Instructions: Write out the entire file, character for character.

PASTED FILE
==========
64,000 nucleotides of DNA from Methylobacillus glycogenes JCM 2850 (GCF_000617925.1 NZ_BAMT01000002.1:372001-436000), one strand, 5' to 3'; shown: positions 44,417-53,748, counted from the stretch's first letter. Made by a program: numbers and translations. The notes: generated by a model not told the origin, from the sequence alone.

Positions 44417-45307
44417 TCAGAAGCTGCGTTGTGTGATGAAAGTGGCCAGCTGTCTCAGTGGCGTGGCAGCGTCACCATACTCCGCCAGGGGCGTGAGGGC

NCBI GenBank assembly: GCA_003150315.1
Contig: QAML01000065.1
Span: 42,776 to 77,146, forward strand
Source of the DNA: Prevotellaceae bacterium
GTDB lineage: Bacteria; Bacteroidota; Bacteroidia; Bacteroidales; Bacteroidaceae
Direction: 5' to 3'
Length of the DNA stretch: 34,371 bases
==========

64,000 nucleotides of DNA from Methylobacillus glycogenes JCM 2850 (GCF_000617925.1 NZ_BAMT01000002.1:372001-436000), one strand, 5' to 3'; shown: positions 44,417-53,748, counted from the stretch's first letter. Made by a program: numbers and translations. The notes: generated by a model not told the origin, from the sequence alone.

Positions 44417-45307
44417 TCAGAAGCTGCGTTGTGTGATGAAAGTGGCCAGCTGTCTCAGTGGCGTGGCAGCGTCACCATACTCCGCCAGGGGCGTGAGGGC

NCBI GenBank assembly: GCA_003150315.1
Contig: QAML01000065.1
Span: 42,776 to 77,146, forward strand
Source of the DNA: Prevotellaceae bacterium
GTDB lineage: Bacteria; Bacteroidota; Bacteroidia; Bacteroidales; Bacteroidaceae
Direction: 5' to 3'
Length of the DNA stretch: 34,371 bases